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Proper caulking around windows helps keep homes and properties damage-free for a long time. Caulking around the windows involves sealing cracks, weatherproofing the property, and preventing several external risks such as moisture intrusion.
All caulk has a shelf life, and you need to replace old caulk after 5-7 years. Outdoor caulk typically only lasts 3-5 years since it is exposed to the elements more often. Without replacing the caulk, the risk of water damage to the window sill increases (see also ‘How To Take Blinds Down‘) (see also ‘How To Take Blinds Down‘) (see also ‘How To Take Blinds Down‘).
Whether you are looking to seal off all the joints around windows or are replacing an old window, removing the old caulk sealant will ensure that the new caulk effectively protects your home from heat leakages.
Removing Caulk From Window Frames
Whether you are looking to seal off all the joints around windows or are replacing an old window, removing the old caulk sealant will ensure that the new caulk effectively protects your home from heat leakages. Learn about the following steps below.
- Soften the caulk before removal
- Remove old caulk without damaging the window sill
- Clean the window sill
- Decide what type of caulk is best for you
- Apply the new caulk
Soften Dried Caulk
Before removing the caulk with a putty knife or pliers, you will need to soften the caulk. If you try to remove the caulk without softening it or not removing all of it, you risk damaging the window sill. The best two ways to soften dried caulk from window frames are with heat or by use of a chemical compound to weaken the integrity of the caulk sealant.
Softening Caulk Sealant With Heat
This method mainly involves using a heat gun or a hairdryer to soften the old caulk from window frames. It generally requires a higher proficiency level because a slight oversight can badly damage the window sills or even harm you. So, remember to take the necessary precautions when using this approach.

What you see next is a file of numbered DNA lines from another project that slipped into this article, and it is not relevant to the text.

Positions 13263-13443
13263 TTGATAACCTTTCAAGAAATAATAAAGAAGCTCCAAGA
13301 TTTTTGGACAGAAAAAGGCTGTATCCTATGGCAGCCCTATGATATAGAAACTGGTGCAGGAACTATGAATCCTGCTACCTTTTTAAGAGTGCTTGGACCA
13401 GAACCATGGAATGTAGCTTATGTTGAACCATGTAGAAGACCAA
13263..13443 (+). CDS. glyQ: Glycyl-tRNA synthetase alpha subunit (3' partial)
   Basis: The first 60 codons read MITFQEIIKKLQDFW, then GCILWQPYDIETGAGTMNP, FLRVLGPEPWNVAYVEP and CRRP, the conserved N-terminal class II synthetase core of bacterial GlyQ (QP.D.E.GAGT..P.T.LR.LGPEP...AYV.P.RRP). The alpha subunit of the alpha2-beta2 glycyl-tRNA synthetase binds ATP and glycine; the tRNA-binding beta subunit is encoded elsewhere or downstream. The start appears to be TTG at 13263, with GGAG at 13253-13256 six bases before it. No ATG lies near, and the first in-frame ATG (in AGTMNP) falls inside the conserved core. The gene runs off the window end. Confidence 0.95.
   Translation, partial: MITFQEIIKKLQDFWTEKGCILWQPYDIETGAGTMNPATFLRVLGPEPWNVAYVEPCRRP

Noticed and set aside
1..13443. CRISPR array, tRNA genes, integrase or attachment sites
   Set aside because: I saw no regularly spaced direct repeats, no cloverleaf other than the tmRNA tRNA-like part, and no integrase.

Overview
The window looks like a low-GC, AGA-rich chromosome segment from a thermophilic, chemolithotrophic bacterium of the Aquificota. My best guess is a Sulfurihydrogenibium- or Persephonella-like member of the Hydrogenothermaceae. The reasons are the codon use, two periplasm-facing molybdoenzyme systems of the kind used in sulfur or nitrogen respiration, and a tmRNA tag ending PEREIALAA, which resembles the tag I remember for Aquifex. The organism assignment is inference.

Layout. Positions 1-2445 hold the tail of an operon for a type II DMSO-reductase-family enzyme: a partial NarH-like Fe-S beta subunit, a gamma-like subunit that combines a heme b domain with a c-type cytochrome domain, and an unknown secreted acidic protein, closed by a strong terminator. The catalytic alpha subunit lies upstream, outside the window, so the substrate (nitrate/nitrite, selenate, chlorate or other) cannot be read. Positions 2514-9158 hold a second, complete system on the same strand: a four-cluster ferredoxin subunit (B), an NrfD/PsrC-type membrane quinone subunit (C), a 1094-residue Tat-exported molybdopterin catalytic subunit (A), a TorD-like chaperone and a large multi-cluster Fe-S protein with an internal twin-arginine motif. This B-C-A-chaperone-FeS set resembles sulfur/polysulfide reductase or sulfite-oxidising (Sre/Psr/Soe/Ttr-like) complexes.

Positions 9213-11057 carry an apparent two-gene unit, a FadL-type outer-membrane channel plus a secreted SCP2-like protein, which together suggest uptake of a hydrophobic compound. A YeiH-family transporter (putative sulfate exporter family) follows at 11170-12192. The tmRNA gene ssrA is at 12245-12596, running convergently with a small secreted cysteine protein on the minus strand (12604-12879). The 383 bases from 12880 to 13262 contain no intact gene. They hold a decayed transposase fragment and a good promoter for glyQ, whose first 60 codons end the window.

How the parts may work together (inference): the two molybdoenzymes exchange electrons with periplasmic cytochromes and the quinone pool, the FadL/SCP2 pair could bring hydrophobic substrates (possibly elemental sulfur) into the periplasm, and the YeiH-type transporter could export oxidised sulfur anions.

Turn the hairdryer up to high and keep it 6 inches away to soften dried caulk sealant with heat. It should take ~30 seconds for the putty to form a malleable clay-like substance for removal. But if the hairdryer and heat gun do not begin to soften the old caulk, you may need to turn to a chemical compound.
Softening Caulk Sealant with Chemical Compounds
If heat fails to work, there are several other chemical options to use. This method mainly involves using any known caulk removing solvents such as rubbing alcohol, vinegar, and sometimes warm water. The caulk softening process generally requires that you rub the caulk down by soaking a rag in the rubbing alcohol or vinegar solution. Make sure to wear gloves when using the solution so it does not touch your skin.
We recommend Motsenbocker’s Lift Off Caulk Remover when going with this method.
Stripping The Old Caulk & Cleaning The Windowsill
There are few ways to strip the pliable caulk. Putty knives, utility knives, and pliers are all good options to remove old caulk with. The first two are suitable for stripping and peeling, whereas pliers work best with caulk with multiple layers. These tools are particularly sharp, so you need to be cautious when handling them.
After the caulk is primarily removed, there will still be caulk residue. Make sure to clean this off before applying a new layer of caulk. Failure to remove caulk residue usually reduces the effectiveness of the newly applied sealant. Use sandpaper for wooden window sills and brush for metal window frames.